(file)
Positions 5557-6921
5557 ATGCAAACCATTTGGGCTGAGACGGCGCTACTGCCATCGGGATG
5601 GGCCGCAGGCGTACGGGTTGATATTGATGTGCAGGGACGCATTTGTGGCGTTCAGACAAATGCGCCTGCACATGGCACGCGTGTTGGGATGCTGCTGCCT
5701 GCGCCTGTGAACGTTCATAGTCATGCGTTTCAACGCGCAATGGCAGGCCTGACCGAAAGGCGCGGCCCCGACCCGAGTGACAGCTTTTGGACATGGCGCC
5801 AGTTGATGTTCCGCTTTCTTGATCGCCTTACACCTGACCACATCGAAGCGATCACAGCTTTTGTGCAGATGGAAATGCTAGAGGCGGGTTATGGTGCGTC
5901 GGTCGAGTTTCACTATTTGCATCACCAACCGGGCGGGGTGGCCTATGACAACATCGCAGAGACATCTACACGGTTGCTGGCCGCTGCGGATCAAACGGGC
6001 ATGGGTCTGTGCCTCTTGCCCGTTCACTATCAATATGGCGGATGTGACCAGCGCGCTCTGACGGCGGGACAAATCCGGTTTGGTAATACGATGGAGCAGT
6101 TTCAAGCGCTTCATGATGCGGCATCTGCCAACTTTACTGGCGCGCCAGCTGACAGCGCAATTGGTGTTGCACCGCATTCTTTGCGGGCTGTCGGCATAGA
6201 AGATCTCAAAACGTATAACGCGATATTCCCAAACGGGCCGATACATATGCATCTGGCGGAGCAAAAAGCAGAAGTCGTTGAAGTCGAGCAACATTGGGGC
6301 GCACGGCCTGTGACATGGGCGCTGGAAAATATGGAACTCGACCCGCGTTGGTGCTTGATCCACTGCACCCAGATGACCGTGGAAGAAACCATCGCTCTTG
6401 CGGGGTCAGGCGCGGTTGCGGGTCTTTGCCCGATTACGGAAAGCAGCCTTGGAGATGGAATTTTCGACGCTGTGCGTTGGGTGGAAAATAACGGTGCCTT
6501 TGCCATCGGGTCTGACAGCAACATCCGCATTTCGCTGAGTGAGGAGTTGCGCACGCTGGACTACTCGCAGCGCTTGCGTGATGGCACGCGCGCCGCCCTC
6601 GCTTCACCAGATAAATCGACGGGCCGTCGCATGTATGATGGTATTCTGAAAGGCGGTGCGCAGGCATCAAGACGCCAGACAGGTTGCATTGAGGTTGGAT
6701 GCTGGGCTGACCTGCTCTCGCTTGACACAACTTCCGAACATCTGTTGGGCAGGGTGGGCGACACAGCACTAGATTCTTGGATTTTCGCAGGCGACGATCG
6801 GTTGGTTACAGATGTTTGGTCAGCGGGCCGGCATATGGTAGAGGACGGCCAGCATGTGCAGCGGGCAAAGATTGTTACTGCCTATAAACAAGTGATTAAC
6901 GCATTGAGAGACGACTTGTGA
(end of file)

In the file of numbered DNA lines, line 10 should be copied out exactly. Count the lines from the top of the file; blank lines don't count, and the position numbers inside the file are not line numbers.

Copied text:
6301 GCACGGCCTGTGACATGGGCGCTGGAAAATATGGAACTCGACCCGCGTTGGTGCTTGATCCACTGCACCCAGATGACCGTGGAAGAAACCATCGCTCTTG